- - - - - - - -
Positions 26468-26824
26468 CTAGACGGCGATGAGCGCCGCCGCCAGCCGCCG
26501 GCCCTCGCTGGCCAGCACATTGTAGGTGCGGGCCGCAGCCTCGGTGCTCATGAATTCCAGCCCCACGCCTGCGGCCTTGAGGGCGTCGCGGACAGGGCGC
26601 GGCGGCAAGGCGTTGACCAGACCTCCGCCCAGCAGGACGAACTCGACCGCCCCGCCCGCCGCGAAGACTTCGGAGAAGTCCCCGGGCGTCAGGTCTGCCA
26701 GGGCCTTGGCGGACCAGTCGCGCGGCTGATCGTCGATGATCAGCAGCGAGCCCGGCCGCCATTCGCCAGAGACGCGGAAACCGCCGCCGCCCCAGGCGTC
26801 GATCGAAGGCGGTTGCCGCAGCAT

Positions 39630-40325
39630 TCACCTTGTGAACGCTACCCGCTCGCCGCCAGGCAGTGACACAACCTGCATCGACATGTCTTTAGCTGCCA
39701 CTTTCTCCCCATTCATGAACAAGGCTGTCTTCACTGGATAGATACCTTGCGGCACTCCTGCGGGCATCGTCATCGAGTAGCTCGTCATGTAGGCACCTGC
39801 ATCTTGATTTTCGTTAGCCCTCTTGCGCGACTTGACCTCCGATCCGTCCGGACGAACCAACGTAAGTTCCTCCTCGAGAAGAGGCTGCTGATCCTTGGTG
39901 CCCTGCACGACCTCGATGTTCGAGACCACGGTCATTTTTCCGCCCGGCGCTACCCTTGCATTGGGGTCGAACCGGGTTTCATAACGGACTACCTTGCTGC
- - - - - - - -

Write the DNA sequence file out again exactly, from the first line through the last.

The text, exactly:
Positions 26468-26824
26468 CTAGACGGCGATGAGCGCCGCCGCCAGCCGCCG
26501 GCCCTCGCTGGCCAGCACATTGTAGGTGCGGGCCGCAGCCTCGGTGCTCATGAATTCCAGCCCCACGCCTGCGGCCTTGAGGGCGTCGCGGACAGGGCGC
26601 GGCGGCAAGGCGTTGACCAGACCTCCGCCCAGCAGGACGAACTCGACCGCCCCGCCCGCCGCGAAGACTTCGGAGAAGTCCCCGGGCGTCAGGTCTGCCA
26701 GGGCCTTGGCGGACCAGTCGCGCGGCTGATCGTCGATGATCAGCAGCGAGCCCGGCCGCCATTCGCCAGAGACGCGGAAACCGCCGCCGCCCCAGGCGTC
26801 GATCGAAGGCGGTTGCCGCAGCAT

Positions 39630-40325
39630 TCACCTTGTGAACGCTACCCGCTCGCCGCCAGGCAGTGACACAACCTGCATCGACATGTCTTTAGCTGCCA
39701 CTTTCTCCCCATTCATGAACAAGGCTGTCTTCACTGGATAGATACCTTGCGGCACTCCTGCGGGCATCGTCATCGAGTAGCTCGTCATGTAGGCACCTGC
39801 ATCTTGATTTTCGTTAGCCCTCTTGCGCGACTTGACCTCCGATCCGTCCGGACGAACCAACGTAAGTTCCTCCTCGAGAAGAGGCTGCTGATCCTTGGTG
39901 CCCTGCACGACCTCGATGTTCGAGACCACGGTCATTTTTCCGCCCGGCGCTACCCTTGCATTGGGGTCGAACCGGGTTTCATAACGGACTACCTTGCTGC